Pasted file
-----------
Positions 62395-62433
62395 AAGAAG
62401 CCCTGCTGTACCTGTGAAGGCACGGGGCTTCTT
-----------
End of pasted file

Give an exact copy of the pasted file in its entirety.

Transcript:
Positions 62395-62433
62395 AAGAAG
62401 CCCTGCTGTACCTGTGAAGGCACGGGGCTTCTT